As senior adviser Ed Gillespie promised, Mitt Romney and Rep. Paul Ryan (R-Wis.) are honing their economic message, trying to give voters a choice between more-of-the-same liberal statism and a pro-growth conservative economic agenda.

In two stops in Colorado on Wednesday, Ryan went after the president, even pulling out his favorite PowerPoint slides. The Denver Post reported:

In Fort Collins, Ryan brandished slides about the national debt and the growing deficit. The debt now is $16,000 per person. During the town hall, Ryan comfortably pivoted between foreign policy, welfare reform and economic policy.

He called the pending problems in the nation’s economy — Colorado’s unemployment rate, at 8.2 percent, legs the national number of 8.1 percent — “the most predictable economic crisis we’ve ever had.”

“I remember 2008 like it was yesterday,” he said. “Look at all the layoffs, look at all the unemployment ... What if at that time, your president knew it was coming ... but didn’t do the right thing because he was trying to get re-elected?”

The crowd booed.

One woman told Ryan that she had a job, but also collected welfare because she was taking home $316 every two weeks. She asked how he would fix the economy so she could get a better job. Ryan launched into a six-minute answer about the White House failure in attempts at welfare reform and breaking the cycle of poverty.

That is the sort of into-the-weeds explanation that the campaign has avoided until recently. It seems the campaign has finally accepted the notion that voters want more meat on the bones. Indeed, this was among the top reasons for selecting Ryan in the first place — his ability to articulate a conservative reform agenda.

Meanwhile, Romney was explaining in Ohio why it is critical to keep taxes low on small business:

Likewise, in the Cleveland Plain Dealer, Romney used an op-ed to explain his education and training policies: “In 2009, the federal government poured $18 billion into 47 employment and job-training programs that spanned nine federal agencies. Of those retraining programs, 44 overlapped with at least one other program, and the little we know about their effectiveness suggests their impacts were minimal. . . . And the way to fix the problem isn’t to spend more taxpayer money on existing, failing programs. Instead, we must rethink our approach to focus on results — that is, on actually putting Americans back to work.” He then lists some particulars, including private sector-state partnerships and re-employment spending accounts. He explains: “When paired with strict federal accountability measures, block-granting existing funds to states gives them more flexibility to develop the programs that work best locally, while still ensuring that taxpayer dollars are spent wisely and efficiently.”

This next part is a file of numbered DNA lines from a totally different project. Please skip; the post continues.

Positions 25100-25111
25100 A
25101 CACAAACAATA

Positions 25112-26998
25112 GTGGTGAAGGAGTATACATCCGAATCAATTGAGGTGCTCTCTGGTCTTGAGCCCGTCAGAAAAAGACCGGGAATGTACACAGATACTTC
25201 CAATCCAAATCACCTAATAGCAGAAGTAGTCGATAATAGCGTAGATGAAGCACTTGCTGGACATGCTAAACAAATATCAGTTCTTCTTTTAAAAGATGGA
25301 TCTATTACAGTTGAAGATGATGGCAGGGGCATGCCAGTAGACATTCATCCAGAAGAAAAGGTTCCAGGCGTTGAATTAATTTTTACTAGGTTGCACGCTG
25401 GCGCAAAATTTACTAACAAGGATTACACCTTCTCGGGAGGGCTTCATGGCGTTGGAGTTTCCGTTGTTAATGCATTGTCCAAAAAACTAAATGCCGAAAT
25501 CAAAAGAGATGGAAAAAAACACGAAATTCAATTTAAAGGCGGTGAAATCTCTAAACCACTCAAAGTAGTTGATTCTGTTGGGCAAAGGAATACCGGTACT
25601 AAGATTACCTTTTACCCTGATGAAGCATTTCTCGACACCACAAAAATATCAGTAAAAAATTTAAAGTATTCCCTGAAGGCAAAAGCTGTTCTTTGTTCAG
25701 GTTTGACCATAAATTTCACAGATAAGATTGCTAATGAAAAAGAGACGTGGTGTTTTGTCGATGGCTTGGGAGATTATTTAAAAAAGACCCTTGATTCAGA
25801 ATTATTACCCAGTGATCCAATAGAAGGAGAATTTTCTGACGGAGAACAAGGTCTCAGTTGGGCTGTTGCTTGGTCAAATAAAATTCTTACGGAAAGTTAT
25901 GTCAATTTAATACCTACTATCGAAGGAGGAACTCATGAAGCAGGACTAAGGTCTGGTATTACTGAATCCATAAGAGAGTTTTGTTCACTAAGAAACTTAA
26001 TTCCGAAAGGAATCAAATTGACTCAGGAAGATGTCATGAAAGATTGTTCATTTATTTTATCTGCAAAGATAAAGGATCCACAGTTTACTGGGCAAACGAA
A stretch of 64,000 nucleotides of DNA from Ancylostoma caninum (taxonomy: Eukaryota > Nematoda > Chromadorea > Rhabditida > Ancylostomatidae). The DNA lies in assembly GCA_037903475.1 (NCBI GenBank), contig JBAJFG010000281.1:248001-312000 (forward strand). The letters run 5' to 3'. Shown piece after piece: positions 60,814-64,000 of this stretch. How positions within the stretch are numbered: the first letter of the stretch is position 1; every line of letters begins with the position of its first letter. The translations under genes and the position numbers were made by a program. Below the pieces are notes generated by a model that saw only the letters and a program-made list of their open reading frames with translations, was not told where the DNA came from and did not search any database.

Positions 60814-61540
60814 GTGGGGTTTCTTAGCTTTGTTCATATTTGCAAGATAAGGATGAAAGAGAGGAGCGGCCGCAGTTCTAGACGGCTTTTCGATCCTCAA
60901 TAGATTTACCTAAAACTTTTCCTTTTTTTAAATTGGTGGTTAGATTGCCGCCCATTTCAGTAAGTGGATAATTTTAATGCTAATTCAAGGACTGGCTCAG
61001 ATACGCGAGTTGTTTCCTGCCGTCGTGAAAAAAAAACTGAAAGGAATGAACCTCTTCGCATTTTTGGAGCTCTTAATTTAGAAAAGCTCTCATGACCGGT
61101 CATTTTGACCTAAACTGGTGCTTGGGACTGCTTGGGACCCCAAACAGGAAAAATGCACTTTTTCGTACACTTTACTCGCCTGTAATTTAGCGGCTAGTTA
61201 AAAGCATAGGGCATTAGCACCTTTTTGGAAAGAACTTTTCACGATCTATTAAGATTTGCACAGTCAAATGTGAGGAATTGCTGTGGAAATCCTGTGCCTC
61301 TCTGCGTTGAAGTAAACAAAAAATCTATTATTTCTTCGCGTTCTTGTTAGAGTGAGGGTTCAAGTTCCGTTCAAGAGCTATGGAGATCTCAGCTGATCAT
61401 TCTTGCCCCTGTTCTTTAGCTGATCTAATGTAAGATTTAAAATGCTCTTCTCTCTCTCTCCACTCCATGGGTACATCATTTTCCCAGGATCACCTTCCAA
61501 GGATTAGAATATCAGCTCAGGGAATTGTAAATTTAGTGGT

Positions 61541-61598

This is the connect-the-dots sort of explanation that has been largely missing from the campaign. Romney and Ryan, contrary to the liberal punditocracy’s narrative, are convinced they have time to expound on their message in swing states, use the debates as a larger platform for explaining their policies and then carry the message over to their ads and free media appearances. They do have specific policy proposals, but they have been derelict in not highlighting them or conveying why they will work for average voters. They are betting that once voters understand the Romney-Ryan approach they’ll feel more confident that the country can do better than continuing down the road of anemic growth, high unemployment and huge debt. We’ll see how focused they can remain and whether the voters are now sufficiently tuned in to absorb their message.